March 2, 2020
Journal Article Studying Firefighter Exposure to Potentially Carcinogenic and Hazardous Materials Makes Nature.com 'Best of' List
The Journal of Exposure Science & Environmental Epidemiology showcased a 2019 journal article from UL's Fire Safety Research Institute (FSRI) — Firefighters’ absorption of PAHs and VOCs during controlled residential fires by job assignment and fire attack tactic, to their "best-of" list of articles published in 2018 and 2019. This list, which is accessible from Nature.com is described as, “a selection of articles from 2018 and 2019 which top the list of the journal's most cited, most read and most shared (including press coverage and Twitter).”
Over the past six years, FSRI has conducted a series of studies in collaboration with the National Institute for Occupational Safety & Health (NIOSH) and the University of Illinois Fire Service Institute (IFSI) to characterize the Cardiovascular and Chemical Exposure Risks in Today’s Fire Service. To date, this project has resulted in 16 peer-reviewed archival publications, including this one, as well as numerous multimedia tools that translate these scientific findings into instructional material that firefighters can apply in real-world situations.
One large component of this study focused on the risks firefighters face while operating on the fireground. Using a full-scale residential style test structure, teams of 12 firefighters responded to typical room and contents fires to better understand how operating in an environment typical of today’s fireground impacts cardiovascular strain and chemical exposures as related to carcinogenic risk. In particular, products of combustion from these residential fires were tracked from the source (furnishings), to the concentrations measured in the air inside the burning structure (environment), to what was found on the firefighters turnout gear (equipment), and to what eventually made it in to the firefighters (individual).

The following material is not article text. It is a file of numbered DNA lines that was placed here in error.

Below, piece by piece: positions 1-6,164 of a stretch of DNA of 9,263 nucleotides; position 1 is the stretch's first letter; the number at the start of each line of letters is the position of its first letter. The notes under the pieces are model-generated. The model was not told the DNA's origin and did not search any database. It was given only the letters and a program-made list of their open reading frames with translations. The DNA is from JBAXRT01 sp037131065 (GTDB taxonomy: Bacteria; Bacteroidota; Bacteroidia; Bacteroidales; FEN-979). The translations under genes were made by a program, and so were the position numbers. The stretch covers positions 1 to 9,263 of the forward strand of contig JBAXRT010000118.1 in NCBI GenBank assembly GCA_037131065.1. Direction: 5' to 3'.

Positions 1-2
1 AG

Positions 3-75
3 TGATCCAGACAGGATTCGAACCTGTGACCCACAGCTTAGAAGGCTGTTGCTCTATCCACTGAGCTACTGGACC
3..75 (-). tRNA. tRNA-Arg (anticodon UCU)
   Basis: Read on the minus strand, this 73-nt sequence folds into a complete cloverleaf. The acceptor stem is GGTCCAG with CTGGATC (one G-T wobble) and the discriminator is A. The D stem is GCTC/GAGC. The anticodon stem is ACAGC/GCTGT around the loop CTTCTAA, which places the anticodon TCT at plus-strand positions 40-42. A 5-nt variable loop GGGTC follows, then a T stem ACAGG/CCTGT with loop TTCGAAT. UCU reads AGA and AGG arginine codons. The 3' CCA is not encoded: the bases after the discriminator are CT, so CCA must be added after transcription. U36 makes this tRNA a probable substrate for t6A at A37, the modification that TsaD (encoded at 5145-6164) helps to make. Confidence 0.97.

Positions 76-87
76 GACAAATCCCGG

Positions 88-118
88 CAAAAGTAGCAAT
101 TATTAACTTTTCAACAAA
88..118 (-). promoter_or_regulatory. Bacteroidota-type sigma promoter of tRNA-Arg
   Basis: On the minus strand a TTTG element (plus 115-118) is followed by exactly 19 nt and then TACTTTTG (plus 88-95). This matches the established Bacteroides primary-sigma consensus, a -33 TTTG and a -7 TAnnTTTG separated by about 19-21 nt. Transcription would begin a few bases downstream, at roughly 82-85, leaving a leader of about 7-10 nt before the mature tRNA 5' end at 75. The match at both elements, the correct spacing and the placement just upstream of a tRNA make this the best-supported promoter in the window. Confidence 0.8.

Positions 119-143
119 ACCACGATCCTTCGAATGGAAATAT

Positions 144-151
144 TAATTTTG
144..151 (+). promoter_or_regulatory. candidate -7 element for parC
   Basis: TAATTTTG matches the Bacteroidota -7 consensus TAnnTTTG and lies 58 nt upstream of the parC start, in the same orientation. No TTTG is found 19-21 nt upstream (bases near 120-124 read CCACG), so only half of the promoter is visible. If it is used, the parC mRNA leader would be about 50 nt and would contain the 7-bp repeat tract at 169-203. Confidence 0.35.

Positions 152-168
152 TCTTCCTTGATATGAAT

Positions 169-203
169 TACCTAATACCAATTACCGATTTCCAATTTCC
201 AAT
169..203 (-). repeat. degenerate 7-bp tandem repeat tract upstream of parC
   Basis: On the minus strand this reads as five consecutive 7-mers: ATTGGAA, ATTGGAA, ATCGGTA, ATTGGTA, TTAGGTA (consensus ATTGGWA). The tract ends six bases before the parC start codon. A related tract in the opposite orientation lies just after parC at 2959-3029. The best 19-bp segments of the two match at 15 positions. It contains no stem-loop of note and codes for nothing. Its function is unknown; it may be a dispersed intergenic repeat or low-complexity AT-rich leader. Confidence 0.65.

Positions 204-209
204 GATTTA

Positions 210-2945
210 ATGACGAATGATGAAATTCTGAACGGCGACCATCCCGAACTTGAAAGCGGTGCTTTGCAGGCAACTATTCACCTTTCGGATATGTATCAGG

This manuscript focuses on the absorption of combustion byproducts during firefighting through biological monitoring (breath and urine) on firefighters who responded to controlled residential fires and examined the results by job assignment and fire suppression tactic. Dermal absorption (through the skin) likely contributed to firefighters’ exposures in this study. We found that firefighters’ exposures vary by job assignment and can be reduced by employing alternative tactics when feasible. This study adds to the understanding of firefighters’ biological uptake of toxicants during structural firefighting and elucidates the effect of job assignment and fire suppression tactic on the biological levels.
As engagement with this study increases, we hope that our research continues to provide value as the fire service makes improvements to its policies and procedures to manage firefighters’ exposures.